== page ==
But Rubio's plan would also increase the retirement age for younger workers — who are expected to live longer — while protecting those aged 55 and over. Older workers could still expect to retire as they had planned.

His plan would also suspend the Social Security payroll taxes on those aged 65 or older who continue to work. That move could help him appeal to older workers of all types who choose to stay on the job after they are eligible to receive retirement benefits.

"These seniors have already paid their fair share, and we shouldn't punish them for choosing to keep working rather than immediately cashing in," Rubio said.

 

Comments

Bluto

Lead balloon .

cookie1

The government owes social security $2.7 TRILLION dollars. If the government would pay back what they owe to social security it just might be back to operating in the black. The government should also STOP borrowing from it for anything other than what it was intended for. It is NOT a slush fund for government nonsense.

downthemiddle

LBJ opened the piggy bank. Decades ago... to pay for the Great Society... not so great eh?

The Hero Zone's picture
The Hero Zone

This is probably one of the most sterile, canned responses I have read: "Sen. Rubio's plan is just the latest example of the Republican Party's out-of-touch policies that benefit a few instead of extending opportunity for all," Democratic National Committee spokesman Michael Czin said.

Did he just reach into a hat of "Things to Say" without even attempting to listen to or understand any of this? Don't get me wrong, I gagged when Sen. Rubio used "middle class" and "fair share" but what he proposes doesn't even do anything the above response states. Did a reporter wake him up at his desk and he just burped out something when he heard a Republican was attempting to do something?

Of course Republican spokespeople have knee-jerk, propagandist responses to things, too. Which is really sad because everyone just tickles an issue and doesn't actually delve into it. The math Sen. Rubio quotes is correct and it isn't just a scare tactic, but what he is proposing to fix it doesn't, in my opinion, do anything like that.

Social Security: I'm dying.

Senator Rubio: What a shame, we need to do something. What's wrong?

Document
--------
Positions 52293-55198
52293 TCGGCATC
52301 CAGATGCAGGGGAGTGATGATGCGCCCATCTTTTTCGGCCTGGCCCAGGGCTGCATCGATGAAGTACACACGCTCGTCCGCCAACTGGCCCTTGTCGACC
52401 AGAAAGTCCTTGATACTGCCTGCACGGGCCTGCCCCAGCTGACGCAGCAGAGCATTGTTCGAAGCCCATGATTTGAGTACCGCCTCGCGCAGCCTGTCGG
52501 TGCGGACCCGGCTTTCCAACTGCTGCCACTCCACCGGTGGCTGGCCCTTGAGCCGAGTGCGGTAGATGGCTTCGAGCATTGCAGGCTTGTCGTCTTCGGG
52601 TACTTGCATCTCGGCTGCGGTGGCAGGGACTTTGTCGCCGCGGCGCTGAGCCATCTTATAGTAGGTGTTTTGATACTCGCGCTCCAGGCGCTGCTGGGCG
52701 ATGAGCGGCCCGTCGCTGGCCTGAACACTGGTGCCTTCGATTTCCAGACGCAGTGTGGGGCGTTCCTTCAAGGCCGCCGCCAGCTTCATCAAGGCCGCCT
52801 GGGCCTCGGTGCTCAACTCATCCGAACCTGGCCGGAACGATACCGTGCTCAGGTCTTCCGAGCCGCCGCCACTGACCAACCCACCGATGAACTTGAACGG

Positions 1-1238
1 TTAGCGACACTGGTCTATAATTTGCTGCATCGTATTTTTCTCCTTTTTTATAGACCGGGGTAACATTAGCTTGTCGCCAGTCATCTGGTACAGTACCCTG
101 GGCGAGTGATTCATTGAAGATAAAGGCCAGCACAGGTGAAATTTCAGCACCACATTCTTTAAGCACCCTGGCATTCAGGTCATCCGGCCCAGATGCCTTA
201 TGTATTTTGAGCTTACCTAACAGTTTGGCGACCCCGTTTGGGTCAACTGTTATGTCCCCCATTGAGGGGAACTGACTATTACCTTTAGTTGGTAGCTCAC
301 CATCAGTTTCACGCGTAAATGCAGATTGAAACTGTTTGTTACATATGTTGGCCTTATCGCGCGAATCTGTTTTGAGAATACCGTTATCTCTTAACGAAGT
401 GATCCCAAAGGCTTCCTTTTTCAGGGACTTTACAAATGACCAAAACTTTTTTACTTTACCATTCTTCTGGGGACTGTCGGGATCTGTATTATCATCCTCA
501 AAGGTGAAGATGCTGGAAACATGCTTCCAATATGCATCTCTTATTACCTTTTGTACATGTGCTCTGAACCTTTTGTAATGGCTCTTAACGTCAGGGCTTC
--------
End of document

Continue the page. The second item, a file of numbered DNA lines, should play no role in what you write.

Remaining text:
SS: I've been bleeding out for too long and have been abused. Too much has been asked of me and taken from me. I can't operate like this.

SR: Shucks howdy, let's fix that. What do you say we do the same thing...but different!

SS: What are you talking about?

SR: Well I won't actually fix what's wrong with you but I'll give you a puppy you can hold while you die. Look how cute it is, doesn't companionship make you feel at ease?

SS: So you won't actually stop what's happening to me?

SR: What do I look like, someone who would dare to slap the hand in the cookie jar?

SS: That cookie jar is MY GUTS and YOUR MONEY you paid into me! *coughhackwheeze*

SR: Yeah. Sorry. You're the "third rail of politics". Actually we all just need you to hurry up and die so we can fight over your corpse and flex our political-peens in front of the nation. Shhh, shhh, just hold this puppy and go to sleep.

SS: ...

SS: I swear I will haunt you. I'll haunt you all. You did this to me! All of you! *blarg*

Einfach genug III

Spot on.!

Bluto

Rubio better watch out . He might just end up pissing both Repub and Dem voters off ; )))

Contango

Re: "The Social Security trust fund is drying up,"

1. There isn't any TRUST FUND! It's a fiction.

They are IOUs composed of non-marketable securities that can only be redeemed by the U.S. Treasury Dept.

2. So part of the senator's solution is to make the Millennials pay into the system longer and then hope that they die sooner by extending benefit age?

Privatize SS and let the Millennials (and everyone else) control their own accounts.

See: Chile as an example.

"Yes, Chile's Private Pension Model Works, Big Time":